6 responses to “Clashing Values: Brexit and the Dreams of Pope Francis

  1. Kevin I think you’ve missed the ball here. Certainly there is an issue of worry about immigrants in the UK; but ou also have a group of un-elected officials in Brussels trying to tell everyone in Europe what the rules are. And that is resented. It’s not necessary for there to be an EU in it’s present form, for the European countries and people to cooperate with each other.

    • Thanks for the comments. The EU has its faults, but it is an intergovernmental body directed by member states (who are elected), the EU as a body is one of the major supporters of democratic formed of governments throughout the world, and it also has a parliament, which (and I think this needs a lot of improvement) is way more active than the US Congress in passing legislation these days.

  2. It seems to me that Brexit embodies the same fears that American citizens have of the TPP. I have not read the details of the EU agreements with each country, but I suspect Brexit objections to the agreement have to do with a non-elected, foreign hierarchy making decisions that the citizens have no say in. While there may be some in the Brexit movement who are xenophobic, it is probably not just to paint them all with the same brush.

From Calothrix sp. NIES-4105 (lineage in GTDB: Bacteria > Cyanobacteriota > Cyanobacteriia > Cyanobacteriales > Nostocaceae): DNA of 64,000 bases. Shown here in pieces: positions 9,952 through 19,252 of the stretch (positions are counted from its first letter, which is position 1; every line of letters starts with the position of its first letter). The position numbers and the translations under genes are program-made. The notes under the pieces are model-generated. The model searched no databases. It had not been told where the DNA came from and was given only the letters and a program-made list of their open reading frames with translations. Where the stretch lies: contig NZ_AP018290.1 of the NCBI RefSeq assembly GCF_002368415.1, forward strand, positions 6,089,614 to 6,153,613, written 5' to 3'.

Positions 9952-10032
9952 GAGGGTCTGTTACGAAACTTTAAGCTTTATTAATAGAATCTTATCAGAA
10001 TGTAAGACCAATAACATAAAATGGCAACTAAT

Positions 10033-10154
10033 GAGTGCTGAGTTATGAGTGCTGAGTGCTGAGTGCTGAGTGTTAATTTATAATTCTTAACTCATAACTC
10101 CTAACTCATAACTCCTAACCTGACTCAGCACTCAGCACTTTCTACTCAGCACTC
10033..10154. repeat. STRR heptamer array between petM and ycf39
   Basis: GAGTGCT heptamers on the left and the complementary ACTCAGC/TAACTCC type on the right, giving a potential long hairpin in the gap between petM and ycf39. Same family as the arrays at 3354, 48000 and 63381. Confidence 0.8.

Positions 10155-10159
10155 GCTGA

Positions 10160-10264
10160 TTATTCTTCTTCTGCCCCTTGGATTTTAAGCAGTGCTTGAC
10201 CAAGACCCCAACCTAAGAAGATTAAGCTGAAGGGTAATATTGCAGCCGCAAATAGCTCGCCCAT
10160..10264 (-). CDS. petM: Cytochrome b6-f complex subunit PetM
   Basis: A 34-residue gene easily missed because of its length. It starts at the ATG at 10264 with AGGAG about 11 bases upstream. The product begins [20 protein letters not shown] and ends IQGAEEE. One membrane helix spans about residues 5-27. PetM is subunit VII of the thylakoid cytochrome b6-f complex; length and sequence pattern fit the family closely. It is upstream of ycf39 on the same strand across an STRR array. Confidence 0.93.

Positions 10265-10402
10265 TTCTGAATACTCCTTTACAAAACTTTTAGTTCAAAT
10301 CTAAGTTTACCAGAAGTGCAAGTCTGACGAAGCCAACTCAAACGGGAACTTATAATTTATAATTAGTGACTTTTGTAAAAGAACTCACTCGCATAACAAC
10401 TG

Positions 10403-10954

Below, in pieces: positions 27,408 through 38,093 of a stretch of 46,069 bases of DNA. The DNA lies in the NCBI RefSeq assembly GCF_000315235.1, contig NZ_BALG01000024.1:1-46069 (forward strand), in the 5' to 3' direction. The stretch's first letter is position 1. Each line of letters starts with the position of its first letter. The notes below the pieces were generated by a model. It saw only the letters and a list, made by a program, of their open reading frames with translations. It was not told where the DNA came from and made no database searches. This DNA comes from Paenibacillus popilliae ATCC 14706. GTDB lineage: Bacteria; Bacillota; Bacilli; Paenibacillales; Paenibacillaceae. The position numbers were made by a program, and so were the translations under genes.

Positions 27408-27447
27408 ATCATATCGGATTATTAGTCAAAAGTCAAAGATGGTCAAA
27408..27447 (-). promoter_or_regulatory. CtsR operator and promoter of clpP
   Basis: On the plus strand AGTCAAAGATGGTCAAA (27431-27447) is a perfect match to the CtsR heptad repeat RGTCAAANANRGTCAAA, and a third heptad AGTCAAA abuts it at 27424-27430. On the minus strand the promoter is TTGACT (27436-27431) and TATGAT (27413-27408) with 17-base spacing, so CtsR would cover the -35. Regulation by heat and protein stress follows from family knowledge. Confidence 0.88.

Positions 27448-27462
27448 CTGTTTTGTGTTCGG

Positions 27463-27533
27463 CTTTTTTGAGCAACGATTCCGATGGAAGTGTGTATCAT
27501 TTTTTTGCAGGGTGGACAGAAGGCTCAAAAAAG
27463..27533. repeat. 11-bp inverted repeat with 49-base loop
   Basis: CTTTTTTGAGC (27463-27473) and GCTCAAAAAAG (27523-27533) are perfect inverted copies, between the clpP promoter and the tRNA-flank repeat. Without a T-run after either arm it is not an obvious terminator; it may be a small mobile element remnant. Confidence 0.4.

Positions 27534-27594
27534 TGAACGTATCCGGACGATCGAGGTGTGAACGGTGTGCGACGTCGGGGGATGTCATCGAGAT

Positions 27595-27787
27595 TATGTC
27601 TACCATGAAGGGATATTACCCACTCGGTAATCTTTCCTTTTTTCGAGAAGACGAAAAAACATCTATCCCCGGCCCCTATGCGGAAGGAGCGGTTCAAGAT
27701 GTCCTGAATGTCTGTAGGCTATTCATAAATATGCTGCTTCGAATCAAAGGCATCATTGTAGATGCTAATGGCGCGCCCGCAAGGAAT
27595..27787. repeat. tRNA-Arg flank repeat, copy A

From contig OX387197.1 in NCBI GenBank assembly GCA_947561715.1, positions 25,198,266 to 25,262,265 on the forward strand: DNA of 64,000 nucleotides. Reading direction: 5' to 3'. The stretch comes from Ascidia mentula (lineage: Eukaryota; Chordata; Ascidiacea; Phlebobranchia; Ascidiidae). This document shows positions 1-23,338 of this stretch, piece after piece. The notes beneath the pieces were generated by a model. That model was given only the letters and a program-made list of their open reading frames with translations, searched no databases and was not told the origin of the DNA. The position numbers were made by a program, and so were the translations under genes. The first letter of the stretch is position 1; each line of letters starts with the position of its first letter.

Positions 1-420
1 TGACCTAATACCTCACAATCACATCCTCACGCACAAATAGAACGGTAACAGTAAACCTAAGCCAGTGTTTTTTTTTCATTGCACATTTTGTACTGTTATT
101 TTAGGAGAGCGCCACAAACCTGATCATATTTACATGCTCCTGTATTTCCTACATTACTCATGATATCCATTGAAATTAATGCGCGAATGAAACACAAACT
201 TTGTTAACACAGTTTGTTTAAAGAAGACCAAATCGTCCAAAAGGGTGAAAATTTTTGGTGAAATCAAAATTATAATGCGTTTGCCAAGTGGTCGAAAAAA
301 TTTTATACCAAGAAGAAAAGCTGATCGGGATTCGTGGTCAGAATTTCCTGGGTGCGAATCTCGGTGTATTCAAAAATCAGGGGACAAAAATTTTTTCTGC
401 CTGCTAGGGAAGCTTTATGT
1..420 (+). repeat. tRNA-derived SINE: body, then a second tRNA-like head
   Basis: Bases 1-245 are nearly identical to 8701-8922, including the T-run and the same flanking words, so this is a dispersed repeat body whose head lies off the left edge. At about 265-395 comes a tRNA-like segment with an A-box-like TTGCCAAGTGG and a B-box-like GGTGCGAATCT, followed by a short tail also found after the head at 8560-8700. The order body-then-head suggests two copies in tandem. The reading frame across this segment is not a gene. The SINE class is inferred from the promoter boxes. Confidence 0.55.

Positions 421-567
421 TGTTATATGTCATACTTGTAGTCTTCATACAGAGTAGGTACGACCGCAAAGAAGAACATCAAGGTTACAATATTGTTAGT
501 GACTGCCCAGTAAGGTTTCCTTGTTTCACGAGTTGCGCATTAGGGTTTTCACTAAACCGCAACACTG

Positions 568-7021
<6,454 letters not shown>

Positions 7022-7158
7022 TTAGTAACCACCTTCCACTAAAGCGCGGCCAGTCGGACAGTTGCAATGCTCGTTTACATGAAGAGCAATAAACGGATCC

3. Pingback: Brexit Crisis Is Reminder Of Catholic Commitment To European Union (Kevin Ahern) | Political Theology Today·

  4. Thanks Kevin for the article. I agree. But let’s not forget the conditions: at the beginning, the big danger was the soviet Union at the borders, including in Austria, and it was necessary to be united to face this danger, Church has supported EU also because of fear of communism. After 1989, things became different, Enemies became more than supporters. Pope Benedict was very critic regarding EU, accusing her of apostasy, (of course with no responsibility of the Church). In Caritas in Veritate Benedict speaks many times on common good but never mentions EU. And finally the spirit of liberalism (act along your interest) has dissolved the cement of cooperation inside and between states. A state who wants to remain in the EU will say: “it is our interest”, but never “it is the interest of the europeans”. What to do now ? How to say that the other is the one who helps us to grow and vv. In France we are entering in a desperating time of elections, where everything will be used for personal careers including the death of 84 people in Nice.

Leave a Reply

Please log in using one of these methods to post your comment:

WordPress.com Logo

You are commenting using your WordPress.com account. Log Out /  Change )

Google photo

You are commenting using your Google account. Log Out /  Change )

Twitter picture

You are commenting using your Twitter account. Log Out /  Change )

Facebook photo

You are commenting using your Facebook account. Log Out /  Change )

Connecting to %s